US Interest Rates

As anticipated, this week the Federal Open Market Committee (FOMC) increased US interest rates by 0.25% to 0.75% – 1.0% range.

What does this interest rate hike mean for the US and the rest of the world? For the US, it means that their central bank believes the economy is expanding and Chair of the US Federal Reserve, Janet Yellen, said the “simple message is the economy is doing well”. Yellen also stated that “the global economy [genrally] is doing better” and is growing stronger.

Even though the rise was expected, markets reacted after the announcement. The US Dollar Index (which looks at dollar movement against a basket of major currencies) dropped 1.1% on the day. Over the past 3 years, the US dollar has been negatively correlated with gold so as the US dollar depreciates, gold appreciates. This trend continued, with a 1.7% increase in the price of gold.

What can we expect next? The FOMC continues to be of the opinion that “it will be appropriate to gradually move” interest rates higher and confirmed that two more hikes are forecast to take place throughout 2017. Yellen indicated that what the FOMC wants to see next is a pick up in wages with maximum employment, price stability and improved productivity building on the strong economic data from the US.

Article 50

On Monday, the European Union Bill (Notification of Withdrawal) was passed by MPs and peers. It allows the Prime Minister, Theresa May, to notify Brussels that the UK is leaving the EU, with a two-year process of exit negotiations to follow. May said that she will trigger the process by the end of the month. Sterling investors seemed to process the news relatively slowly and the main reaction, reflected in currency price movements, took place the following day. Scottish First Minister, Nicola Sturgeon’s calls for a second independence vote also prompted a temporary selloff in sterling followed by a quick recovery after Fed Interest rate hike and Dutch election results the next day. The beginning of the legal process of negotiations with the EU can be seen as a positive as this will shed light on what the future of UK trade may look like. It is notable that in the immediate aftermath of the vote Toyota announced a £240m investment in their UK factory which employees 2,500 people.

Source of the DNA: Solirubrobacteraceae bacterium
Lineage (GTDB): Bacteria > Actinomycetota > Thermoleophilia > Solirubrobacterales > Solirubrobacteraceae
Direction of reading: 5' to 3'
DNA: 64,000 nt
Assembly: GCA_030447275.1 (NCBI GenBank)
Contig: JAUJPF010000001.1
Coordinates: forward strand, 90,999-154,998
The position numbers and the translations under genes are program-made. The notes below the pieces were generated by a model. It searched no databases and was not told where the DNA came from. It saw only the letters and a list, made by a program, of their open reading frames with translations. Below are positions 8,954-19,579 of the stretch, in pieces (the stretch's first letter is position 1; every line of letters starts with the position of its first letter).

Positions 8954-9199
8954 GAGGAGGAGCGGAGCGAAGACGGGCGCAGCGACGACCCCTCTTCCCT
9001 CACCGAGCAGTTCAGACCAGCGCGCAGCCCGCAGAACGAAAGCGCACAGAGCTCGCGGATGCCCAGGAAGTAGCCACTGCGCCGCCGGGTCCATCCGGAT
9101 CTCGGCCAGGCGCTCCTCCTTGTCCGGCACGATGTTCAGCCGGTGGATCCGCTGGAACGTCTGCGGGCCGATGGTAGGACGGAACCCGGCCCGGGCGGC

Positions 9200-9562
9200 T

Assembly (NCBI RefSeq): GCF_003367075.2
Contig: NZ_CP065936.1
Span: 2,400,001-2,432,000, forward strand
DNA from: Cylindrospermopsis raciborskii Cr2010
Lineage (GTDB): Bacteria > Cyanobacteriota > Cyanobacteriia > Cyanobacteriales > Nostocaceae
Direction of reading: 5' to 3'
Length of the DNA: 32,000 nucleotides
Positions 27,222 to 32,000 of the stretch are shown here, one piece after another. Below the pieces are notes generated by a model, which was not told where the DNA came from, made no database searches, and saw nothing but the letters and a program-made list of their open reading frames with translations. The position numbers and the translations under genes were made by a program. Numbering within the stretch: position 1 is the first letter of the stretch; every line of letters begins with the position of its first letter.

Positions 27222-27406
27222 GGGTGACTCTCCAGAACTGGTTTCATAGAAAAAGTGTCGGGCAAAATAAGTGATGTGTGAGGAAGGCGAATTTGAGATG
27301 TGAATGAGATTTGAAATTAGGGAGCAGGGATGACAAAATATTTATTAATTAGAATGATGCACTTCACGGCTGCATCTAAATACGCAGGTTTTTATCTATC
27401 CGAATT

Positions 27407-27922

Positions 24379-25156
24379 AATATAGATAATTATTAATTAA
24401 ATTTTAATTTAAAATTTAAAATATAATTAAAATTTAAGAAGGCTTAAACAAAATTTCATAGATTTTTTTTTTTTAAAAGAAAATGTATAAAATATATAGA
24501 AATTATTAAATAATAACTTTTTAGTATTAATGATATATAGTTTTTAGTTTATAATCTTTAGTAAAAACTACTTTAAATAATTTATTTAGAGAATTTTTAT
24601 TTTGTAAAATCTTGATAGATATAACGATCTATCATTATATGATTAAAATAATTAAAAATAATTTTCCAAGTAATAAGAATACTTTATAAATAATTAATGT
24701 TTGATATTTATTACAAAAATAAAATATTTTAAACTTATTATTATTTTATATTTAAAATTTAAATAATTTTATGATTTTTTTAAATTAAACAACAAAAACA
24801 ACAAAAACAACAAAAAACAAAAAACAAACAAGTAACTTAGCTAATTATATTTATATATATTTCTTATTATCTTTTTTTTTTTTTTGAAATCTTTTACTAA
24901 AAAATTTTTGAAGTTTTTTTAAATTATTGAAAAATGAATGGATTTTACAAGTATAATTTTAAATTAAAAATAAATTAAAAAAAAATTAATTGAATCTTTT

On Wednesday, the Office for National Statistics released fresh employment data which revealed that the UK unemployment rate fell to 4.7% in the three months to January 2017, the lowest it has been since 1975. Furthermore, wage growth slowed to 2.3% from 2.6% for the same period, narrowing the gap between wages and inflation. Weakness in sterling since the Brexit vote has pushed import costs and oil prices higher which edged inflation, now at 1.8%, closer to the Bank of England’s 2% target.

Wage growth is taken into consideration by the Bank of England (BoE) when deciding whether to adjust interest rates. On Thursday, interest rates were left unchanged, remaining at 0.25%. Despite low levels of unemployment, the modest level of wage growth supports the BoE’s Monetary Policy Committee’s view that enough slack remains in the labour market to warrant keeping rates on hold for the time being.

Dutch Election

This week Dutch liberals, the People’s Party for Freedom and Democracy defeated the far-right Party for Freedom who were campaigning for the Netherlands to pull out of the European Union (EU), the euro and to close their borders to Muslims. This is the first key European political event since the UK referendum and US Elections.

Relieved European leaders were quick to congratulate the People’s Party for Freedom and Democracy and their leader Mark Rutte as the results emerged. French President Francois Hollande said the outcome was a “clear victory against extremism”. Markets responded positively with the euro spiking to 1.047 against the US dollar, its highest level since 7th January this year. The leading stock market in the Netherlands – the AEX Index, rose as much as 0.9% and the Eurostoxx 50 rose 1.2% as markets opened to the results on Thursday morning. Also contributing to these movements were the expectations for global growth sginalled by an increase in US interest rates, and a fall in the dollar.

Key elections are still to be held throughout Europe, with the French and German elections on 23rd April and 22nd October respectively. These will be closely watched by all European members and investment managers alike.

Euro and US Dollar Exchange Rate (Year to Date)

Source: Bloomberg, 16 March 2017

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